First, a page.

The FA's inconsistency is hard to fathom as Sunderland Ladies are denied the title they deserved

COMMENT: Phil Smith examines the FA’s latest announcement on the 2019/20 season and what it means for Sunderland Ladies

Friday, 5th June 2020, 3:04 pm

Two months on from the FA's decision to declare Sunderland Ladies' outstanding campaign null and void, we have some element of clarity on what comes next.

Though the FA had initially stated that there would be no promotion from tier three, there was hope that the door remained open so long as the Championship campaign remained unresolved.

It had been a surprise to see Sunderland accept that initial decision so willingly, but it also seemed like a potentially sound strategy should the application process be opened up further down the line.

Sign up to our Sunderland AFC newsletter

The i newsletter cut through the noise

Sunderland Ladies

It will be interesting to see if the stance remains the same now that the way forward is a little clearer.

The FA have confirmed that there will be no relegation from the second tier, and that season will begin with 11 teams.

Sunderland Ladies deserved better.

The players and staff who proved themselves more than capable of stepping up a level this season will now have to wait at least another season for that chance to prove themselves.

This must be a particularly bitter blow to those who have shown such remarkable loyalty to the club and the city in the aftermath of the club's demotion to the third tier.

Given the consistency with which so many have performed, it is not inconceivable that some could be left with a difficult decision to make in the aftermath of these latest developments.

Promotion to the Championship would by no means have been a guarantee.

Read More

Read More
Sunderland fans react to the latest news on the Ladies’ season

Even if the team had been given the chance to complete the campaign and claim the title, they would still have had to win a licence to make the step up the second tier.

While the quality of the team and the talent in the region would certainly not have been in question, it would have been up to Sunderland as a club to prove that they could meet a number of other requirements.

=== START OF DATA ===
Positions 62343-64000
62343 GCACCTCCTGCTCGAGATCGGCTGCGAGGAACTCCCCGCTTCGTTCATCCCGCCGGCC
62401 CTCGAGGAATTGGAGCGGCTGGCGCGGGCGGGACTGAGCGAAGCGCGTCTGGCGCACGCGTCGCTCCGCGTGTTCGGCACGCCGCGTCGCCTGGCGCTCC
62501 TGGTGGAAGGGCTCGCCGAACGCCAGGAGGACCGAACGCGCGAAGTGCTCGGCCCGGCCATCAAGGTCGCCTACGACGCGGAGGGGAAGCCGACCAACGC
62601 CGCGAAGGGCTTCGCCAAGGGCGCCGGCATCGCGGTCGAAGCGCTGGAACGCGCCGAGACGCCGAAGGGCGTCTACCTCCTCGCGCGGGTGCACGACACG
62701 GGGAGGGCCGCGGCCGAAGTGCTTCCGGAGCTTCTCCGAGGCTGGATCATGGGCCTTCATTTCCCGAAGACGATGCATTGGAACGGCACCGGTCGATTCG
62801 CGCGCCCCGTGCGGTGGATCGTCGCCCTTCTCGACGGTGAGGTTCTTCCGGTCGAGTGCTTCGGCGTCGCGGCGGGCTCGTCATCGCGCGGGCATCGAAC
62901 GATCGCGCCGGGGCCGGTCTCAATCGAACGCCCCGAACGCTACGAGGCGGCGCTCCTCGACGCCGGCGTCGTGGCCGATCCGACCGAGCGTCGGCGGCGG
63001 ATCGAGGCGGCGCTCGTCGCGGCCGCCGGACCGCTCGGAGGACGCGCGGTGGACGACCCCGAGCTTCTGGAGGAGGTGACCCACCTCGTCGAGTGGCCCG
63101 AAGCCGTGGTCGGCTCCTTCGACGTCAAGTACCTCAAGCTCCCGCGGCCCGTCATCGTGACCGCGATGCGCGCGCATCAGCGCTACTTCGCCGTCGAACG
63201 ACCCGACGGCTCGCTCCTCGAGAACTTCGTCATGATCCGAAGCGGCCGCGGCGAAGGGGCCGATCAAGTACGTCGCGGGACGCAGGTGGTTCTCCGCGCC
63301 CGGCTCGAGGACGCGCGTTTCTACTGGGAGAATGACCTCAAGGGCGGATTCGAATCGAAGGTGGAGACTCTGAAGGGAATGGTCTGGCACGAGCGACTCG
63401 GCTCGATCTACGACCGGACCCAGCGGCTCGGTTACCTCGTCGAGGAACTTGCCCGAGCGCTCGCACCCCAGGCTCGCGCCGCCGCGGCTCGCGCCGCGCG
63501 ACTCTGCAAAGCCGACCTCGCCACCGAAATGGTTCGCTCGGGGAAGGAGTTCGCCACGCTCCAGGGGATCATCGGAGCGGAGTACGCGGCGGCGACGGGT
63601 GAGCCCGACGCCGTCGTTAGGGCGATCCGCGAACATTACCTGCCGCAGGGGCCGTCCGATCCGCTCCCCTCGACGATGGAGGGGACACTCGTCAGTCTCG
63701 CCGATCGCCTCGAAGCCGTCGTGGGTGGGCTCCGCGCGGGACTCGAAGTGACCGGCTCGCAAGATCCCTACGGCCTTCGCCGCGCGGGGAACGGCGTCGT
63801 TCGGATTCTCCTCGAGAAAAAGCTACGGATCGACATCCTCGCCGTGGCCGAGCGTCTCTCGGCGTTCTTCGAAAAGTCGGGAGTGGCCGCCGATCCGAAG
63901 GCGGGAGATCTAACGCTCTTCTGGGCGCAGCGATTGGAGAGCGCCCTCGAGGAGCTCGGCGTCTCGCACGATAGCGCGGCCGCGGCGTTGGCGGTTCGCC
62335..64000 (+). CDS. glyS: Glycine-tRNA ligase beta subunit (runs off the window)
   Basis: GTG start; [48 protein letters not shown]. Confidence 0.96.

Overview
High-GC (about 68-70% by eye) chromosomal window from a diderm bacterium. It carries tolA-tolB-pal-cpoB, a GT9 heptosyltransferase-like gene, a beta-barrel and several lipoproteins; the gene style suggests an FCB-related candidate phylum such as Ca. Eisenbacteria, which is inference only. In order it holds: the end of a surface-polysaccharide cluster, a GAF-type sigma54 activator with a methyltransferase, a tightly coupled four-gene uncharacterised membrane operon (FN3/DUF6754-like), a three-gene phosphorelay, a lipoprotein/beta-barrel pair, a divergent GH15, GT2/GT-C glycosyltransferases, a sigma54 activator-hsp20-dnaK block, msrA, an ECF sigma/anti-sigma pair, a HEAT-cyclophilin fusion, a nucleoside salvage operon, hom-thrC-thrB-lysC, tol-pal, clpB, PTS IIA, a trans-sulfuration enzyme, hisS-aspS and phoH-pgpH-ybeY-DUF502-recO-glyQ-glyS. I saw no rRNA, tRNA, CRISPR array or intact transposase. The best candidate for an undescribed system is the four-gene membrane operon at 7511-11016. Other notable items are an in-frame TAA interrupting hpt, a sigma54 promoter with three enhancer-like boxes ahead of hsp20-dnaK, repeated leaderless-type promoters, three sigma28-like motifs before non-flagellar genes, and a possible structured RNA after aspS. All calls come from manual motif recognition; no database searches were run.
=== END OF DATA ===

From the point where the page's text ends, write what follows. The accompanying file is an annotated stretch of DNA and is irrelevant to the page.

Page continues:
If the application process had been opened up following the curtailment of the season, then competition would no doubt have been fierce and again, it would have been up to Sunderland to prove as a club that their ambition matched that of others who would no doubt have stepped forward.

While this will always remain an unknown, what is difficult to reconcile is that Sunderland have not been officially recognised as the best side in the National League North.

This was controversial to begin with, but is even more so now that the FA board have decided to take a different approach for the top-two tiers.

Both the WSL and the Championship have been setted on a points-per-game formula, while promotion and relegation have been left in place.

Chelsea have been declared the WSL title despite that division being too close to call, while Aston Villa have been declared very worthy winners of the Championship.

The latter is a particularly interesting call given Sunderland's season so far.

Aston Villa have been the dominant side in the league this year and take the title with a record of: Played 14 Won 13 Drawn 1 GD + 28

Sunderland's league record at the time of postponement was: Played 14 Won 13 Drawn 1 Lost 0 GD + 43

How can one team be deemed a worthy winner, and not the other?

At the time of the decision to declare tiers three through to seven null and void, it was widely reported that one of the reasons for doing so was that the disparity of fixtures played by sides within the divisions.

There is some evidence to support this, such as at the bottom of Sunderland's league.

Sheffield Ladies FC are three points adrift of Hull City Ladies but have four games in hand. In the National League South, Crawley Wasps have a nine-point advantage on Watford, but have played three games more.

Through the divisions, though, it is hard to argue that there are many leagues in which a PPG formula would not have delivered a solution at least as fair as those delivered in the top-two tiers.

Sunderland are far from the only team to be denied a title they have surely earned, with Wolves and Ipswich two others who consider themselves deeply unfortunate.

The decision to declare the season null and void is a cruel blow for players throughout the pyramid, who have seen important milestones essentially erased from the record books.

The memories will of course endure, and for this remarkably resilient Sunderland group, there are many.

A derby win at the Stadium of Light, a run to the National League Cup final and countless others.

They will no doubt be back after the hugely successful integration of a number of exciting young players this season.

It is imperative that the club supports them, ensuring that they can finish the journey they started with such style this season.

Today's decision from the FA means that they have yet again been let down.